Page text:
I was teaching a class on our UU principles many years ago and we began to discuss the question “which of our principles do you like the best, and which gives you the most trouble” this first principle was the top answer to both questions.

Affirming and promoting inherent worth and dignity of all people is an idea big enough to spend a lifetime working towards. It answers the fundamentalist question “are you saved” with the refrain “no one is left behind” but also gives us a starting place to work for justice and live lives of compassion. It suggests an alternative to the popular idea some of us deserve a live of comfort and others deserve their suffering, affirming that every single one of us has worth, and so we work for the dignity of all.

The spiritual work, the internal work, comes when we look deeply at what it means for all of us to have inherent worth. Think of someone you love to hate- it could be anyone form the neighbor who always parks you in, to the political figure that makes your blood boil every time you see them on TV. When you hear that UUs don’t believe in hell, this is the person for whom you would make an exception. Consider, even, the murderer of that young woman in Fall River almost 200 years ago. I’m not asking you to condone the act, but to ask yourself the difficult theological question “did that murderer start out his life somehow marked, somehow a different kind of being than you and I?” and then we have to ask ourselves “Is he still like you and me, or is he now less than human because he committed that act? Does he still have free will to choose good over evil in any given moment?” And if we believe he is still human, and still has free will to choose good, to choose life, then his life has worth. Indeed this is one of the most challenging parts of our Universalist faith.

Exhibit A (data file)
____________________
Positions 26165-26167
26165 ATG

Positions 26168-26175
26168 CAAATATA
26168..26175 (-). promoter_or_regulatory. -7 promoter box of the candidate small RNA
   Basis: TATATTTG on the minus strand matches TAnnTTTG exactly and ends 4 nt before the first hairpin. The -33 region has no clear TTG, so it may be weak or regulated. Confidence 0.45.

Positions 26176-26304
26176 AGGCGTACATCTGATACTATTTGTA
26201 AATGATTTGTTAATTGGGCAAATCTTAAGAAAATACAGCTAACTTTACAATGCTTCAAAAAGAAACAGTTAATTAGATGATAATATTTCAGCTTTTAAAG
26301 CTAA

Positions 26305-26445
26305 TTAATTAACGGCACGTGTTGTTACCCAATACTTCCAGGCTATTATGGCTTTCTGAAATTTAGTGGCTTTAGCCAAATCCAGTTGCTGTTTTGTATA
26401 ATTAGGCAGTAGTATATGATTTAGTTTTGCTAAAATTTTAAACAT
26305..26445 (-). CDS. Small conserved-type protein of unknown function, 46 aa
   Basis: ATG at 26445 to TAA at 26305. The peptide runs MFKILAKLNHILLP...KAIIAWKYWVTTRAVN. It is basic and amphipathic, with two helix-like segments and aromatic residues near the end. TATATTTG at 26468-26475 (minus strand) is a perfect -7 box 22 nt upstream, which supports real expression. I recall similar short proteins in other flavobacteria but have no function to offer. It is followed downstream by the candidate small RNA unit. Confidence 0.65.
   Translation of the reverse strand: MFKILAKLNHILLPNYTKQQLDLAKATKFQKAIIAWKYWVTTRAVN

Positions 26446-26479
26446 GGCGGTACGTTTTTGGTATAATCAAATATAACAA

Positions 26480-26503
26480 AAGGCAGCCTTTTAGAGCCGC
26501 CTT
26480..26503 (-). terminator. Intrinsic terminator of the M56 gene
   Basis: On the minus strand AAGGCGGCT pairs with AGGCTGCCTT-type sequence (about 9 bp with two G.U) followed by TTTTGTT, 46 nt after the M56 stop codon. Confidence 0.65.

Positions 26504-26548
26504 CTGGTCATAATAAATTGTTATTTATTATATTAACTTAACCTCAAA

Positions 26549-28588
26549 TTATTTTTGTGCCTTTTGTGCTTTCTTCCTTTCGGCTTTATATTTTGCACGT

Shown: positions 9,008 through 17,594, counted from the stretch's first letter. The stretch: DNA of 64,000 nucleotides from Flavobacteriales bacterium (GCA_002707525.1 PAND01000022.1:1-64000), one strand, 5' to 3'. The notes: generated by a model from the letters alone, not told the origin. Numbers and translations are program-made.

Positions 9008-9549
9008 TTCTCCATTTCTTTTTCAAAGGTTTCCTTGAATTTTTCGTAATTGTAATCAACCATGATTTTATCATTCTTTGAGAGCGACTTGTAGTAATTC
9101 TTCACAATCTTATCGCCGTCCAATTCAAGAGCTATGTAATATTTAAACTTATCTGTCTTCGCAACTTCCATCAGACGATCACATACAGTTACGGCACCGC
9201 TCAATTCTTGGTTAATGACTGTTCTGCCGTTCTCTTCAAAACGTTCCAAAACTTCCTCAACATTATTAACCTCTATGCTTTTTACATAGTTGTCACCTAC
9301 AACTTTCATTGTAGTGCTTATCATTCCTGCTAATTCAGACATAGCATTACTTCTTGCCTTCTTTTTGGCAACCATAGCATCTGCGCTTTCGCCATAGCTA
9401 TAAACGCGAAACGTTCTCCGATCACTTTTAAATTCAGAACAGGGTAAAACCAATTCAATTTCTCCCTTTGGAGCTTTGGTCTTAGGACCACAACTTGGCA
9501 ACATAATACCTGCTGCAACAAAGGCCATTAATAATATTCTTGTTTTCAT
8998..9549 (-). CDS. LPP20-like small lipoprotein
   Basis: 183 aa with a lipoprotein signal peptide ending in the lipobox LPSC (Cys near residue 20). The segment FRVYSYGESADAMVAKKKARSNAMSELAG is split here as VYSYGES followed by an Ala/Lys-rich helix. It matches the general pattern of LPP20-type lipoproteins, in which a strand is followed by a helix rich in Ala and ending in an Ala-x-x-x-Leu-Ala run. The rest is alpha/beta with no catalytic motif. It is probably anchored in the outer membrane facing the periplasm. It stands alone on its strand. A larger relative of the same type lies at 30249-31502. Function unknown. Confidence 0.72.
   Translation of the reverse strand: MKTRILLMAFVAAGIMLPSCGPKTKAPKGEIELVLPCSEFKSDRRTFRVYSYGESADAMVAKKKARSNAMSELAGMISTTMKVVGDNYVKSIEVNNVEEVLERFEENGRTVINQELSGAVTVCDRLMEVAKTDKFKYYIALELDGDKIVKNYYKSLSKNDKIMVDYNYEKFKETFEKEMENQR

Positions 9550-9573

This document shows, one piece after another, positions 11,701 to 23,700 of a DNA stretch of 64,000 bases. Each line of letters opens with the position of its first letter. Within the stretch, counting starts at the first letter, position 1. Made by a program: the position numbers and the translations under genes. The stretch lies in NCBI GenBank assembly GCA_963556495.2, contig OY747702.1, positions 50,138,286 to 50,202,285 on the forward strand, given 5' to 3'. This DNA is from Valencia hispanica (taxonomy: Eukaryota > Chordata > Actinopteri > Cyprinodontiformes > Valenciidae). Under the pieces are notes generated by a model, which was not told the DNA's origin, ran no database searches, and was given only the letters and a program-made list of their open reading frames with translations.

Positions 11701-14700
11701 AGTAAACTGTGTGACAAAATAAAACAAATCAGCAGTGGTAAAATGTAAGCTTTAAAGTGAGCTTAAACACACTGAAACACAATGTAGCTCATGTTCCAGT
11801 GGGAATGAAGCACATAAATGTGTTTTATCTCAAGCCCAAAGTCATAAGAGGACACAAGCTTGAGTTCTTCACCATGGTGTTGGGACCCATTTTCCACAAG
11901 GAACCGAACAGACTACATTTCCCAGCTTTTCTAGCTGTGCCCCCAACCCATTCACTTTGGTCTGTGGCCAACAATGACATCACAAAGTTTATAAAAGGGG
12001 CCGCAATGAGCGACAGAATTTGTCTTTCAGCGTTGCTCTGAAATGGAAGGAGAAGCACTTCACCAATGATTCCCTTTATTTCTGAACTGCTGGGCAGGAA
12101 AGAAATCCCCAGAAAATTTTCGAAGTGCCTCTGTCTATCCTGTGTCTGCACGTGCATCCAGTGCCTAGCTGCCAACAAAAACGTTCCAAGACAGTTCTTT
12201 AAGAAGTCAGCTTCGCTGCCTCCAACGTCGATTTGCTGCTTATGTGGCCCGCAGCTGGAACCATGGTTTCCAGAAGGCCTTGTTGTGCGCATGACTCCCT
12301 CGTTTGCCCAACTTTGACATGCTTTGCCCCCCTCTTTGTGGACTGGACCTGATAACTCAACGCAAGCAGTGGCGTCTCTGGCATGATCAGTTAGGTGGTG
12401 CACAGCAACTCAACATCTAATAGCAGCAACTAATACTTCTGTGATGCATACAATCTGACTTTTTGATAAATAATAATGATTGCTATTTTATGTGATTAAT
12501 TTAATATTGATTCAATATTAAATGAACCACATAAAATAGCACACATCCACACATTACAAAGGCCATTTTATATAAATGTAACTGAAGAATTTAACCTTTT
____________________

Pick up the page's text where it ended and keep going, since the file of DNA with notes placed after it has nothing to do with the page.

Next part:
Just as challenging for many of us, however, is to realize that if all people have inherent worth, then I myself must have inherent worth. Worth, not just because of what I achieve at my job, or the friends I make, but inherent worth, un-earned worth; just by virtue of being part of the web of life I have worth. Like the mother in our children’s story today, God loves us even when we are slimy and smelly, stinky and scary. And as Hossea Ballou wrote 200 years ago, our task is not to convince God to love us, because God’s love for us never ceases. We reconcile and atone by a renewing our own love.

Early Universalism reminds us the God’s love is unconditional- we are all one and will all be reunited in the end. And the Restorationist controversy shows us that there is room for theological diversity in our tradition- room for those wo believed that once we die we return immediately to our source, and room for those who believe that some folks have gotten so far away from goodness and from God that their journey home may be a long one. Of course today there is room for humanism and atheism as well as all of us try to live our lives I a way that affirms and promotes the inherent worth and dignity of every person, even those who fill us with rage. We affirm and promote the inherent worth and dignity even of our own self, when we feel the least worthy. The Spirit of Life holds us in love, and calls us always to atonement, reconciliation, and a renewal of love.


[vi] An excellent introduction to Metta Meditation